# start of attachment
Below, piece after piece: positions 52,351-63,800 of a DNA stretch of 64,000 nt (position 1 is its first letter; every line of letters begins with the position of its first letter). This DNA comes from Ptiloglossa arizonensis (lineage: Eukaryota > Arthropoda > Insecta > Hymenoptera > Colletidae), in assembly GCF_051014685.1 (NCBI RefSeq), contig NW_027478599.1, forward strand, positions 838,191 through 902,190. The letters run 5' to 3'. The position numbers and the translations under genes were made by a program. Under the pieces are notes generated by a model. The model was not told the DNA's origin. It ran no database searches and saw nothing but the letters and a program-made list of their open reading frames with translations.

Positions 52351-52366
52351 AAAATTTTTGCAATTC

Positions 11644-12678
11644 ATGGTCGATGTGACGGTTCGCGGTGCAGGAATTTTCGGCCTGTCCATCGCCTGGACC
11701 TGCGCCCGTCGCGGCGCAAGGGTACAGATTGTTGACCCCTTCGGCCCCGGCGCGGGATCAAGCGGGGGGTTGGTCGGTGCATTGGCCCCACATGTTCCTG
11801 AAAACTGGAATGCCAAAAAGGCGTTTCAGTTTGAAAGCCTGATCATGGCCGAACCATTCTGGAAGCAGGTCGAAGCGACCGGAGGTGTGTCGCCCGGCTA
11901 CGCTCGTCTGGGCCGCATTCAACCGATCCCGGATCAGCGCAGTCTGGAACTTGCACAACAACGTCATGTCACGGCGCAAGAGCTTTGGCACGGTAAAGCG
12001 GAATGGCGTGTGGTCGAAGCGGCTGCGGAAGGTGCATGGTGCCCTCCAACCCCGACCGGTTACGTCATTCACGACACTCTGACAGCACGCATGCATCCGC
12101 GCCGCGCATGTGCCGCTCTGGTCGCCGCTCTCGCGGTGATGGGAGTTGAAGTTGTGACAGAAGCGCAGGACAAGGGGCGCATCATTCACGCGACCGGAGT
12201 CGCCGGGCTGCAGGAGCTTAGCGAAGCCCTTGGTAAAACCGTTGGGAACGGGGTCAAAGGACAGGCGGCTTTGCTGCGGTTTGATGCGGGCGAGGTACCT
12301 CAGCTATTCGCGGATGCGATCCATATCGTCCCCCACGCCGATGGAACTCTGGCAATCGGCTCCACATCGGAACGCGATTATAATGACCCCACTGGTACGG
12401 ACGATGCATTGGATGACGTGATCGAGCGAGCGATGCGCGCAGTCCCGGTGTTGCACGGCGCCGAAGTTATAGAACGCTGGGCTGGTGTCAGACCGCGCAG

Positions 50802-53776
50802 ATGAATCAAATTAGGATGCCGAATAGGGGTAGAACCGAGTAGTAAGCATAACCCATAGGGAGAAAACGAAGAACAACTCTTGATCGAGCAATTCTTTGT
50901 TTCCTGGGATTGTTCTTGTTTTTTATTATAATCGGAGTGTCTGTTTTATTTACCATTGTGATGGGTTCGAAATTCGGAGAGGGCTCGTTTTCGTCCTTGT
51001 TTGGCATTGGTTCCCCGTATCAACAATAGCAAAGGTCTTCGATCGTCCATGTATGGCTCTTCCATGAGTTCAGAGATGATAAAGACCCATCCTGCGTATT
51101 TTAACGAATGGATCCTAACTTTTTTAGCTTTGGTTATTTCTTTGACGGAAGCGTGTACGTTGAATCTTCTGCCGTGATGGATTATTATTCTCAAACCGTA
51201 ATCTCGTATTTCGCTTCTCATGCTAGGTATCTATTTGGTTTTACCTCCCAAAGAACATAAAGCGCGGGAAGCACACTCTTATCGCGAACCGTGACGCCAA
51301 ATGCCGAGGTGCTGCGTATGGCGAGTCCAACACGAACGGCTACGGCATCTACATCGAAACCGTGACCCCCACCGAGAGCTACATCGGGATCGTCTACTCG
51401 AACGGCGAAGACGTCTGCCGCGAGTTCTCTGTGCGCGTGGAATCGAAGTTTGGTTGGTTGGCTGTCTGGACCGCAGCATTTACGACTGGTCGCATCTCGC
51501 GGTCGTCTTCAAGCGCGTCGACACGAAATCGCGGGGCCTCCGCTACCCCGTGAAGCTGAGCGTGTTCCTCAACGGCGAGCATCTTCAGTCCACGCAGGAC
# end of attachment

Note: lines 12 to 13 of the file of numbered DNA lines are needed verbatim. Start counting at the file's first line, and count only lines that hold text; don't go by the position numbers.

12301 CAGCTATTCGCGGATGCGATCCATATCGTCCCCCACGCCGATGGAACTCTGGCAATCGGCTCCACATCGGAACGCGATTATAATGACCCCACTGGTACGG
12401 ACGATGCATTGGATGACGTGATCGAGCGAGCGATGCGCGCAGTCCCGGTGTTGCACGGCGCCGAAGTTATAGAACGCTGGGCTGGTGTCAGACCGCGCAG